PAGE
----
Via this column, we’ll explore one grammar rule each week. If you have a grammar question you’d like me to address, please drop me a line at email@example.com and I’ll do my best to answer it.
Chicken Little is the central character in a timeless children’s story that almost everyone knows. There are many versions of the folk tale, but most begin with an acorn falling on Chicken Little’s head and her resulting belief that the sky is falling.
While she’s running around like her head is cut off, the villain of this tale, Foxy Loxy, tells Chicken Little to go his lair and put her feet up. But when she gets there, in her consternation, she can’t remember whether she was told to lay down or lie down, illustrating the common dilemma English speakers have when choosing between these two verbs.
“Lay” is used when the subject acts on something else, so Chicken Little should lay down her head.
- Whenever Chicken Little gets upset, she lays an egg.
- To calm down, she lays her head on a pillow.
“Lie” is used when the subject is doing something to his or herself, so Chicken Little should lie down and catch her breath.
- Lying there, Chicken Little dreams of a place with sound ceilings.
- But if the sky is really falling, there’s no time to lie down.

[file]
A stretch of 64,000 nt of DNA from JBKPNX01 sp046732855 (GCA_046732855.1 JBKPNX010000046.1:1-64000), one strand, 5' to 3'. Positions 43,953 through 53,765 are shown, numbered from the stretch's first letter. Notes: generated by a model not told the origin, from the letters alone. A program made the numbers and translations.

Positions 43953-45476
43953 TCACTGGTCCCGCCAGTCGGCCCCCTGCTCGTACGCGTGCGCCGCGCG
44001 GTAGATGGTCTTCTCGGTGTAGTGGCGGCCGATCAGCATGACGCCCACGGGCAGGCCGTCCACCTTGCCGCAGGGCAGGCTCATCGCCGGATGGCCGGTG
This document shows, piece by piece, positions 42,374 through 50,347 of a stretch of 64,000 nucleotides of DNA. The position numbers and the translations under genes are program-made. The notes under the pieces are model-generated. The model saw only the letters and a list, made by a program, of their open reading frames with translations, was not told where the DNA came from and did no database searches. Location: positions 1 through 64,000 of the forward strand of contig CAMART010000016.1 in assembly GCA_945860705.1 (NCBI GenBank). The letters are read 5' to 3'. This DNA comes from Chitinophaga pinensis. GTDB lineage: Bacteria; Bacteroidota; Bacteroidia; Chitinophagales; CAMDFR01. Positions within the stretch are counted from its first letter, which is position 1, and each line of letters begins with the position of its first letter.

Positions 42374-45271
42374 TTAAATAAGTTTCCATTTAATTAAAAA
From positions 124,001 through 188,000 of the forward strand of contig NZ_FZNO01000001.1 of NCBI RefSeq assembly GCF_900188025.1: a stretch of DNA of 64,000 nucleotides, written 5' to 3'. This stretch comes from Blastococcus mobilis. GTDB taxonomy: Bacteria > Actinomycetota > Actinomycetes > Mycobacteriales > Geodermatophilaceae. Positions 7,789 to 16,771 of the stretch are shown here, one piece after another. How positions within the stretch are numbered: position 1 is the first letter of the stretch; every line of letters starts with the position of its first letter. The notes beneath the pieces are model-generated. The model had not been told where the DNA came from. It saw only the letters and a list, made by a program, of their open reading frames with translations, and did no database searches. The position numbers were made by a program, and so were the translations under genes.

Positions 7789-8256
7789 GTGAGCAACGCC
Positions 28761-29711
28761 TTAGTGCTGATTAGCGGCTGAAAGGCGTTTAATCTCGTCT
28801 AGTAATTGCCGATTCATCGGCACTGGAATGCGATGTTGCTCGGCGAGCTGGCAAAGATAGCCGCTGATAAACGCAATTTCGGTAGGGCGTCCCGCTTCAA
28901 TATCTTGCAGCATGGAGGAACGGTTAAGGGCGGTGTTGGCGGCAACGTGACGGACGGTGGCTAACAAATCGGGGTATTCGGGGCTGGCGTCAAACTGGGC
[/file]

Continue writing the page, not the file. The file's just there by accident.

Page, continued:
Technically, “lie” means to recline or be situated, and “lay” means to put, place or prepare.
But both actions result in a reclined position. It’s a confusing rule because the past tense of “lie” is “lay.” To illustrate:
- Chicken Little lies down in Foxy Loxy’s lair. (present)
- Chicken Little lay down in Foxy Loxy’s lair yesterday. (past)
In both cases, Chicken Little is acting upon herself.
The past tense of “lay” is “laid.” So you could say:
- Chicken Little lays an egg. (present)
- Chicken Little laid an egg yesterday. (past)
In both cases, Chicken Little is acting upon something else (the egg).
Got it? Then you can answer this question: does Chicken Little lay down to lie eggs, or lie down to lay eggs?
Written by Grace Lavigne, senior editor of ProfNet, a service that helps journalists connect with expert sources. Grammar Hammer is published weekly on ProfNet Connect, a free social networking site for communicators. To read more from Grace, check out her blog on ProfNet Connect.